It’s a herb grow in most parts of the world, used to make soup and pickling. Its becoming a popular herb in Kenya to most farmers due to escalating demand in Hindi hotels in cities and export markets.
This article focuses to give farmers a clear guide on how to grow and manage the crop at ease. The term crop in this article will refer to dill to avoid repetitions which may be boring.
Soils and pH– well adapted to a variety of soils, loamy, sandy loam and clay soils but sandy soils are the best, the crop grown under such soil have good flavor. The soil must be free draining with pH ranging from 4.5 to 6.5
Rainfall– require low rainfall from 650mm to 1000mm
Light requirements-plant the crop in places that receive 6-8hrs sunshine being a short-day plant.
Should be one during the dry spell, land should be ploughed deeply to remove all weeds especially the troublesome perennials. The land should be harrowed to a fine tilth desired for vegetable and herb production. Well decomposed organic manure should be thoroughly incorporated into the soil and mixed with any phosphatic fertilizer if the soil is said to be phosphorus deficient or its levels are low.
Planting should be done during the rains to reduce watering labor, all the same the crop can do even better under controlled irrigation. The crop should be propagated using seeds, sown at a spacing of 30cm by 30cm by 45cm. the crop can be planted near onion or cabbage fields but not parsley or carrot fields as they are related hence there might be pest and disease control challenges.The seeds will take 10-14 days to germinate, after germination the plants should be thinned in the next 14 days.
Water the plants freely during the growing season.
In order to ensure a season-long fresh supply of dill, continue sowing seeds every few weeks. For an extended harvest, do not allow flowers to grow on the plants.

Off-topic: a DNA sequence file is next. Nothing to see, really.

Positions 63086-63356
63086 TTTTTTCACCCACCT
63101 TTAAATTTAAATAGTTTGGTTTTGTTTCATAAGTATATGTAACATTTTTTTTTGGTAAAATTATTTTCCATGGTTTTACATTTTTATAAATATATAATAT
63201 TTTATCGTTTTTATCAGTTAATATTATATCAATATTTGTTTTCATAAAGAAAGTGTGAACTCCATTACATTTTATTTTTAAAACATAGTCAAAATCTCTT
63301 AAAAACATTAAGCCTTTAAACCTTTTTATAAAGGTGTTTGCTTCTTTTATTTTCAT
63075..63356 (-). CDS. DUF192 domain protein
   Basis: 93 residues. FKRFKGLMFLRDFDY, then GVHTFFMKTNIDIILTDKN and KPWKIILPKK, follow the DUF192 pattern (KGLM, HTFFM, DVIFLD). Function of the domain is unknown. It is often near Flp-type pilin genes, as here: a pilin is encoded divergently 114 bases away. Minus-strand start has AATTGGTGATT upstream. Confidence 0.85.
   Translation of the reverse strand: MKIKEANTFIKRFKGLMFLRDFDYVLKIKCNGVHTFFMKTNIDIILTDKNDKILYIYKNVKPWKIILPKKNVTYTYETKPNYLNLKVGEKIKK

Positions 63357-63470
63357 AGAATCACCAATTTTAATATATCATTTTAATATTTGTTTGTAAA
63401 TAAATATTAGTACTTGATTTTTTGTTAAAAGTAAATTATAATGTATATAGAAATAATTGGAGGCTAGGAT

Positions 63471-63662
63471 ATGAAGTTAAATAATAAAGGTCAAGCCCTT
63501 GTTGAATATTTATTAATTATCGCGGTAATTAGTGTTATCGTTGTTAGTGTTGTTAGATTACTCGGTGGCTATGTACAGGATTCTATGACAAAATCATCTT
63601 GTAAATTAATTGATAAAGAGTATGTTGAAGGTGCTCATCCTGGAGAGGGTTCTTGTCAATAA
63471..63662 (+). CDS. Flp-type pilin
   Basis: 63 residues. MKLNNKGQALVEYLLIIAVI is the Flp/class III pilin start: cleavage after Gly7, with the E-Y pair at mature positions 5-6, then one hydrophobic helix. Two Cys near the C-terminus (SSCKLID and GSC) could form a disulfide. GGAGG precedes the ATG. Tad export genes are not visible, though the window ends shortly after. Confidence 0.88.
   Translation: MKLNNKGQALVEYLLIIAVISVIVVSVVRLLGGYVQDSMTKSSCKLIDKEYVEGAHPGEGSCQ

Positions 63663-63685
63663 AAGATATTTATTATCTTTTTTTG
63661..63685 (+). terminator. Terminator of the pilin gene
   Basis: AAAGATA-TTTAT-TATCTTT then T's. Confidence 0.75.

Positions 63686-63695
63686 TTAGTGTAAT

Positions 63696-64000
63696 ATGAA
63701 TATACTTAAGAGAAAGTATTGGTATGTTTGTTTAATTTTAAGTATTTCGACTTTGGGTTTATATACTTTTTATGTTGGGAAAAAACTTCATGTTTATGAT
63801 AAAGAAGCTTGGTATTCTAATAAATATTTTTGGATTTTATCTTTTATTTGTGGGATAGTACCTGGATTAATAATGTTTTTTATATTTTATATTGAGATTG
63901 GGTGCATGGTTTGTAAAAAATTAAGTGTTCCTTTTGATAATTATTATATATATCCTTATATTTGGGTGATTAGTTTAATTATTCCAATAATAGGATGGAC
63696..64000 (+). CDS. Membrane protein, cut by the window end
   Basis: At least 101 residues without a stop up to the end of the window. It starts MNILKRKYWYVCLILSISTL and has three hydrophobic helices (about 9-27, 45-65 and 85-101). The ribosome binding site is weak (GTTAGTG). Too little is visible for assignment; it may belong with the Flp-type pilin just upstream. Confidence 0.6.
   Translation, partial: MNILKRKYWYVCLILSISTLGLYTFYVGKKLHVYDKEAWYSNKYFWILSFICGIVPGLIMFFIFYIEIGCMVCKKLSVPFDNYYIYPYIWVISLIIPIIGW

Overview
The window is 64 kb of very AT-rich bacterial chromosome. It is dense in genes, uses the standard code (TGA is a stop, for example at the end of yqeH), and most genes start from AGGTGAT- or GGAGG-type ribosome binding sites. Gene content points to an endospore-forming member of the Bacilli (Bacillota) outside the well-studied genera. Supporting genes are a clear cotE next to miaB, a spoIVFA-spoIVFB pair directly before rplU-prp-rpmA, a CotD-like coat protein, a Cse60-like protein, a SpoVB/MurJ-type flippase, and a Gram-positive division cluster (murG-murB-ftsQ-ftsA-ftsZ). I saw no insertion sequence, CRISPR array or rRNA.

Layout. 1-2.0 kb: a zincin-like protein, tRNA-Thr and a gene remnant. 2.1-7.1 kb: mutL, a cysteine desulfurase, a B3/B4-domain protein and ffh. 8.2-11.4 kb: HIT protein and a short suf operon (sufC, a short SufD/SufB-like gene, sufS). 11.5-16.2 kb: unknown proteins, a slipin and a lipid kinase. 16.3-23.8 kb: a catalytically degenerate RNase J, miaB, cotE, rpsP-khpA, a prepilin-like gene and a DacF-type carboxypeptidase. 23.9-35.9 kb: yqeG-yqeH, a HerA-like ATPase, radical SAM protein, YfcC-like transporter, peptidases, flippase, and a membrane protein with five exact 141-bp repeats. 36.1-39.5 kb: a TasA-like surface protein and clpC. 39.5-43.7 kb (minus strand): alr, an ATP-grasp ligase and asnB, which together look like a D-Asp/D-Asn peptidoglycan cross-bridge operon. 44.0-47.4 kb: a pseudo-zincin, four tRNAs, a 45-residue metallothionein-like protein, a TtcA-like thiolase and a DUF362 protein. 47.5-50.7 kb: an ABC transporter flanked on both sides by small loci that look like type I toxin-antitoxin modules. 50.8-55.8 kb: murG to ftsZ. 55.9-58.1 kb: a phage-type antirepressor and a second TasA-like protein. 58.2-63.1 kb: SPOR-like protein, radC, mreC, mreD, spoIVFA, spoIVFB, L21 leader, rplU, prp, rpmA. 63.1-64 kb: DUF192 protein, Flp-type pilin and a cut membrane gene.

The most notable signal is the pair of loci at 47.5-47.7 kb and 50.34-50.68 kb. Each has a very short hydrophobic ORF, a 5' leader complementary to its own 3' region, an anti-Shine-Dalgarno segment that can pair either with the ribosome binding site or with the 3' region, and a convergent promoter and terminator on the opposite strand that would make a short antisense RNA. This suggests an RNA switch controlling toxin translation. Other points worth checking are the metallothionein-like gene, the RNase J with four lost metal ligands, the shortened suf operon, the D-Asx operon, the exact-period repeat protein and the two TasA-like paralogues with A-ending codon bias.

If the soil remains undisturbed throughout the growing season, more dill plants will grow the next season.
The field should be kept weed free throughout the growing period. Mechanical weeding is more preferable as the weeds are eradicated in the best manner, manure is incorporated into the soils and water infiltration is improved.
Pest and disease control
Leaf spot is the main fungal disease noted in dill production though its rare if field hygiene is observed keenly.
Dill caterpillar strikes during young stages of crop development and may extend to harvesting period, the pest damages the soft tissues especially young leaves. Appropriate chemical can be used if the damage is substantial to lower yield and quality attributes.
The operation should be done 70 days after planting for foliage and 90 days for seeds. The leaves should be snipped off for use in soups or salads. For pickling cut the whole stalk when the plant is more mature
Harvested leaves or stalks should be pre-cooled to remove field heat, then they should be placed in shade to avoid rapid moisture loss especially when meant for pickling/salad making.
Sorting and grading should be done, remove overgrown leaves and stalks, and those with pest feeding marks as they are of low quality
Those for export, cold chain will be necessary and proper packaging in order to ensure quality attributes are maintained.